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GBR Interviews Eric Waldner on Nexans' Journey to Electrify African Countries

Nexans is targeting the growing West African mining sector which is fueled by the high gold prices feeding into many projects...

Could you give us an overview of Nexans’ and capabilities in the region?

Nexans first started as Kabelmetal 50 years ago, with a base in both Nigeria and Ghana. Our mission has stayed to this day to electrify African countries. As a country with a long history in gold mining, Ghana serves as a regional distribution hub from where we export to neighboring countries like Burkina Faso, Guinea and Mali, following our customers in the mining sector. In Nigeria, we operate via two sister companies, Nexans holding a minority share. In Francophone West Africa, we have been present in Ivory Coast for four years with a new plant in Abidjan. Mining represents 10% of our turnover. We mainly operate through a consignment stock model, keeping stock and delivering on-demand to key customers.

Could you comment on Nexans Kabelmetal’s business performance over the last year?

Q1 of 2020 was the most difficult due to the nationwide lockdown rolled out in March 2020. Afterward, however, we experienced intense demand that allowed us to exceed our targets for 2021. Indeed, container transportation from China, India and Turkey has been seriously impacted by the pandemic, but the disrupted international supply chains only increased demand for locally produced goods. I believe the trend to buy more locally will last in the coming years.

Nexans is the first local manufacturer to have received authorization to produce DC solar cables in Ghana. Can you tell us a few words about this milestone?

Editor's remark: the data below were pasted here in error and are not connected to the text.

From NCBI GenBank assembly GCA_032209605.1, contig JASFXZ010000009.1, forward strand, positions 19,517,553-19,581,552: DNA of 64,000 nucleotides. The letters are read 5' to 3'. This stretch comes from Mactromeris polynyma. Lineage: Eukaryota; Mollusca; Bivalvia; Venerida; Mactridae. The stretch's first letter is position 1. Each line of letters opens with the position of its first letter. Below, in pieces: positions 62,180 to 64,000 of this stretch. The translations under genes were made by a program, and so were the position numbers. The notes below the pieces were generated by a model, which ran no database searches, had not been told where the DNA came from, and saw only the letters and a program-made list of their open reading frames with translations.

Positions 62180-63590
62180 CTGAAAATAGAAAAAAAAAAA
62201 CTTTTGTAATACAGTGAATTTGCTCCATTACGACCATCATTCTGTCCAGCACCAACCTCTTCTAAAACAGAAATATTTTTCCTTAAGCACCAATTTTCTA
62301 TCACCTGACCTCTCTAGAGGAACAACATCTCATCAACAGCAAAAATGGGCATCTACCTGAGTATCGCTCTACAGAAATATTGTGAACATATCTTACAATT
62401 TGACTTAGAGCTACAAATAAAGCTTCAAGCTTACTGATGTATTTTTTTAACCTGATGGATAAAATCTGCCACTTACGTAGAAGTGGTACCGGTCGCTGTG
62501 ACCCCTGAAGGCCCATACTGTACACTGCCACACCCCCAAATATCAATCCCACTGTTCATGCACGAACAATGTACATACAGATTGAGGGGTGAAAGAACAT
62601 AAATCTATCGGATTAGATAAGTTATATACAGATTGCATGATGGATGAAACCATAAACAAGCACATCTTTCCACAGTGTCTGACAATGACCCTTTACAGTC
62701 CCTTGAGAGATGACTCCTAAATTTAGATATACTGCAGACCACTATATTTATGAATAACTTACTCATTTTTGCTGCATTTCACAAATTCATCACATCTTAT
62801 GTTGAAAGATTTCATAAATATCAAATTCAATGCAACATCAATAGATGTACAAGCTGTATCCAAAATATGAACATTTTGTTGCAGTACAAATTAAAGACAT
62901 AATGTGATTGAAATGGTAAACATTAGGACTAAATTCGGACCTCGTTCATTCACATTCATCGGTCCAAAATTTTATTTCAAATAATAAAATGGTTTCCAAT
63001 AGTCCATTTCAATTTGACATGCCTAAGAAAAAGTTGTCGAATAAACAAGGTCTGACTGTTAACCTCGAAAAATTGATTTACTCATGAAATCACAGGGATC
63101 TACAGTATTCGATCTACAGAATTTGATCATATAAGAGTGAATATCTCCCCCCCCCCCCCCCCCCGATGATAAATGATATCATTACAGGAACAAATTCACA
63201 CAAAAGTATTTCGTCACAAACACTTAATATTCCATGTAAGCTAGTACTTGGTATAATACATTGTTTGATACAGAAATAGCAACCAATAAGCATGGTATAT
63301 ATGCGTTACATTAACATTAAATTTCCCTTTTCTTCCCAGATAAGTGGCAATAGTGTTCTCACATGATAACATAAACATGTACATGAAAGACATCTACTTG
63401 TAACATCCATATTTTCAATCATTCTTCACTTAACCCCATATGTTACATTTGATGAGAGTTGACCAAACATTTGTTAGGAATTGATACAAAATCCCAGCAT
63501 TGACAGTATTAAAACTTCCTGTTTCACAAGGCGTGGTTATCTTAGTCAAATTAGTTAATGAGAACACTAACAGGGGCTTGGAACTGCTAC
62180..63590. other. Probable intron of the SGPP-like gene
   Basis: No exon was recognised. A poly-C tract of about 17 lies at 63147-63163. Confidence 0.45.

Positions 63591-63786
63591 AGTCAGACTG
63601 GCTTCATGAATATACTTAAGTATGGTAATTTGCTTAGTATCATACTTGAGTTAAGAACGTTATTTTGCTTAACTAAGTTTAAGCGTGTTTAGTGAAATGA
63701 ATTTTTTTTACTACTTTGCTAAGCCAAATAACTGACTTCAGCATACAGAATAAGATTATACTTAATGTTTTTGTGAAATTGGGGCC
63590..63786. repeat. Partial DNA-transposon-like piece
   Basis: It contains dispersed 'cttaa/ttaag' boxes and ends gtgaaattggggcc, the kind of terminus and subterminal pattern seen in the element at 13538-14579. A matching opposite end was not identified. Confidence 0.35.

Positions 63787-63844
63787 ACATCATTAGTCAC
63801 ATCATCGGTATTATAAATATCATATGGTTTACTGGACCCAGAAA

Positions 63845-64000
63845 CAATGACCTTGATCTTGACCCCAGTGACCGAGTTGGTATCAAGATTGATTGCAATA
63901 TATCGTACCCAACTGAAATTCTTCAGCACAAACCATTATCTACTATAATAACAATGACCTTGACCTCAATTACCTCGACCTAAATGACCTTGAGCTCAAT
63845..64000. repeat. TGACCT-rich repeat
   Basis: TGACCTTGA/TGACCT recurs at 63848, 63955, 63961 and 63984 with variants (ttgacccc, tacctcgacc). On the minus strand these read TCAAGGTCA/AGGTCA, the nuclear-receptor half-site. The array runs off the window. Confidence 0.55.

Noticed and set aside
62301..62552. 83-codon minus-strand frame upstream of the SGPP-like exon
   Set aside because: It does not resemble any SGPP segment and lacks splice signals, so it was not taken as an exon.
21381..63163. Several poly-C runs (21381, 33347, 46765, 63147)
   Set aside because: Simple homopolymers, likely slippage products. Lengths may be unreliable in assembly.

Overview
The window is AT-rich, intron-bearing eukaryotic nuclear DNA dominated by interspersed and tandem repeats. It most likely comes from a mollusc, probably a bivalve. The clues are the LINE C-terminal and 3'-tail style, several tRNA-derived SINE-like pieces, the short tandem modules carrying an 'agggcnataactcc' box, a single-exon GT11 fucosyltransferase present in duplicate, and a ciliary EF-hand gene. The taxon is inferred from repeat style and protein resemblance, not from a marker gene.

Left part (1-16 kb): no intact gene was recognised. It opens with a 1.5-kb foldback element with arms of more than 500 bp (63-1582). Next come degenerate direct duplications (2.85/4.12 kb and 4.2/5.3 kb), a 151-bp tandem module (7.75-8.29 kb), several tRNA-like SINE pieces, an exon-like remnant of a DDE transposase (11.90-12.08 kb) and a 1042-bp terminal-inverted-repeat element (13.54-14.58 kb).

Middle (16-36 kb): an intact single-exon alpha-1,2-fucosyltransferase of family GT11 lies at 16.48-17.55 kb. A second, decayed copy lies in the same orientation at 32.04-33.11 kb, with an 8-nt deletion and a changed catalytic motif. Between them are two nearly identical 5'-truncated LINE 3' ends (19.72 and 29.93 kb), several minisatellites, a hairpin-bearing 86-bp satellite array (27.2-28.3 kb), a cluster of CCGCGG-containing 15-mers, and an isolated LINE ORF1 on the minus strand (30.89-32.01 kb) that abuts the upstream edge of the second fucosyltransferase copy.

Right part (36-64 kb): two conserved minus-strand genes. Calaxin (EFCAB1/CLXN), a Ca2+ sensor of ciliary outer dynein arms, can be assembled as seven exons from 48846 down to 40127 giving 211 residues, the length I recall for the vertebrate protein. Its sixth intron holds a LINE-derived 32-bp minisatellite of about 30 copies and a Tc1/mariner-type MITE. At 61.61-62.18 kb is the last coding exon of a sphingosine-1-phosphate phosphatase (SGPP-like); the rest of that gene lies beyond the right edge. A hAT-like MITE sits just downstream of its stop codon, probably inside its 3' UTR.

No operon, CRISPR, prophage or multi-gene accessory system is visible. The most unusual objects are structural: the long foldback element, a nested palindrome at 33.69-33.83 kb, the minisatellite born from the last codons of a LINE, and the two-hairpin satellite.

The international political push for solar energy has not yet materialized in Ghana, however, there are many “green” projects in the pipeline. More than 200 solar projects are currently under licence approval by the Energy Commission in Ghana, and each will be requiring DC and AC solar cables. Preparing to meet that future demand, we decided to develop the DC solar cables locally, even though sales for these products are relatively low at this moment.

Could you elaborate on the challenges of transitioning to cleaner energy sources in Ghana?

Ghana produces excess energy with around 40% of electricity sourced from hydropower from major dams in the Volta Region, while the remaining 60% is coming from privately owned gas and fuel plants. The country signed multiple Power Purchase Agreements (PPA) which prescribes buying from these private suppliers, regardless of the energy source. Despite Ghana’s desire to promote the shift to renewables, investing in more power sources would lead to more supply build-ups. We are nevertheless optimistic that solar power will be growing in the country because this is a cheap energy source and there is mounting pressure from both the international community and the private sector.

Can you identify Nexans’ growth drivers moving forward?

Ghana set an ambitious goal to be 100% electrified by 2024, which will be massively pushing our growth forward. The same increasing electrification trend is also relevant for countries like Nigeria and Ivory Coast. Another growth pillar for Nexans is the mining sector. With sustained high gold prices feeding into many projects (at least four mines are soon to open in the north of the country), the industry will enter a period of rapid growth which will be propelling our business. Finally, the solar sector creates demand for niche DC cable required to link the solar network to the grid. As early local producers of these cables we are well-positioned to serve the needs of this emerging market.

How efficient are local content laws at incentivizing local procurement?

There is a gap between the implementation and the willingness to promote local content. A foreign investor in Ghana is exempt from import taxes, while also being subject to local content requirements. Therefore, incentives to buy locally coexist with incentives to import cheaper goods. Another issue that mitigates against buying locally is the low stock of products and raw materials in Ghana. For instance, we import all of our raw materials except for aluminum. If local content laws are to be effective, we need more cohesive policies that grant both the availability and benefits of locally purchased products.

What is a key goal for 2021-2022?

One of our main focuses from here on is to leverage to a greater extent the region’s potential by taking advantage of the ECOWAS free zone. There is a lack of local cable manufacturers in many ECOWAS countries where we could send our products.





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